Click here to learn more.
A. Cats have claws that are designed to take them in one direction: forward — or up, if that’s where they’re pointed. That’s why a cat can shimmy up a tree in mere seconds to get out of the way of whatever might be chasing him, such as a dog. If you were to watch in slow-motion, you’d see the claws anchoring the cat to the tree similar to mountain-climbing crampons (which probably take their inspiration from feline claws!), so the ascent is swift and safe.
But what goes up doesn’t necessarily come down easily. Going up is a breeze for cats; coming down can best be described as a series of awkward falls, hopefully none very far or very hard. Because the descent can be so scary, cats (especially young ones who don't know better) do get themselves stuck up high pretty regularly. Most come down on their own without anyone realizing they were ever up there. Others will cry and get everyone worked up and then come down on their own.
And what about the rest — the cats who wind up legitimately stuck in a tree? The days when the fire department would send out a truck to help are long behind us in most cities and towns. The most clever take on this particular slice of Americana, by the way, would have to be credited to Steven Martin in the movie Roxanne: The small town's volunteer fire department responds with ladders to a cat in a tree, but Martin, playing the fire chief, gets the cat down using a can opener — to open a can of tuna. Oh, and he gets the girl too.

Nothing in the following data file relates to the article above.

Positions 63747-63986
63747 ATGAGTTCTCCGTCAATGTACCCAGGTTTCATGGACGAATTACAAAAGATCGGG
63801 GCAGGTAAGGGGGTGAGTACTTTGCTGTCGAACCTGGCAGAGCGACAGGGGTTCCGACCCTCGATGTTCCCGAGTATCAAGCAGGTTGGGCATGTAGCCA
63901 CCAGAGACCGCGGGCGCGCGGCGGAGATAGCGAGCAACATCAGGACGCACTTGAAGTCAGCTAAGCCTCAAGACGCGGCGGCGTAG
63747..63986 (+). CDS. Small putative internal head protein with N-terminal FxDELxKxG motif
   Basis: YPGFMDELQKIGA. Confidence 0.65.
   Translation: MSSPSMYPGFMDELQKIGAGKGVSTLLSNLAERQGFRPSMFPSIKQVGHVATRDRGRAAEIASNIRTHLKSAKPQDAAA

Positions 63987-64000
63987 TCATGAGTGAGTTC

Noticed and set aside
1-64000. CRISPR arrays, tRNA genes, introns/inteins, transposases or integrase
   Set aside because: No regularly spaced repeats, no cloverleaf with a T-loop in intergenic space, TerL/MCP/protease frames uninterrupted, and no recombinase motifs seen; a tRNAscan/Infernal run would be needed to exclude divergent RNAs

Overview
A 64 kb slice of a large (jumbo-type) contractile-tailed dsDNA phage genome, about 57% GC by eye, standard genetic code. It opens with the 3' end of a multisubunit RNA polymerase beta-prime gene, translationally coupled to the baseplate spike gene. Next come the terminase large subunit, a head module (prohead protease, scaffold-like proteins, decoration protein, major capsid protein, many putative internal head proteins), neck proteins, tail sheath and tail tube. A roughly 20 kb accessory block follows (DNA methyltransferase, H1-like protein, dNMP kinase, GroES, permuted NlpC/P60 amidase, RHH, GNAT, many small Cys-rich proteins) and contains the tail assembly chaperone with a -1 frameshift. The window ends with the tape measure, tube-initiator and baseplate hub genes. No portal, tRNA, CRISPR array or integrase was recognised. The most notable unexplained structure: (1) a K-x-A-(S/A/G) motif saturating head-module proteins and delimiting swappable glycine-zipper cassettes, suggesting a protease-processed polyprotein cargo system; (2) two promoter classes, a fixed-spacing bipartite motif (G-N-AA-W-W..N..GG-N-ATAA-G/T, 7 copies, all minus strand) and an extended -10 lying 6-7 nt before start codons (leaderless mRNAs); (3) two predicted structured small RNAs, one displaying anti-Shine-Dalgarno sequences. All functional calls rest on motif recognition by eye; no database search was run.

Most cats will indeed decide to come down when they’re hungry enough. But on our Almost Heaven Ranch, I’ve twice had to save barn cats who refused to come down in a timely manner. Recently we were able to reach a stranded cat with a bucket truck (yes, I hired one!). The other time the cat was too high to get to that way, so I eventually decided that to save the cat’s life I’d have to chainsaw the tree. The cat was injured but survived thanks to prompt medical care. Lucky I’m a veterinarian, isn’t it?
If you think a cat — or any animal — is in trouble, call your local animal control officers. They're the ones best equipped to deal with any life-threatening situation. And who knows? In some towns they may even be able to sweet-talk the fire department into helping out.
Like this article? Have a point of view to share? Let us know!
Thank you for subscribing to Petwire. Look for the latest newsletter each Wednesday.
A Golden Retriever stepped in to nurse
a litter of African wild dogs after their
mother showed a lack of maternal…
Tune in to NBC on Thanksgiving to watch
more than 1,500 canines compete for the
coveted Best in Show title.
As you brine the turkey or cheer for your
favorite football team, take time to be
thankful for your furry family…
From "drop it" to "wait at the door," Mikkel
Becker shares commands you should
teach your pup…
Decorate your home for the holidays
without compromising your cat's safety
with tips from a cat style expert.
We’re sharing our favorite budget-friendly
gifts, from a custom smartphone cover to
the perfect dog treats for…
The plus-size Maine Coon has an adorable chirping voice and gets along with everyone, even the family dog.
If the video doesn't start playing momentarily,
please install the latest version of Flash.
Thank you for subscribing.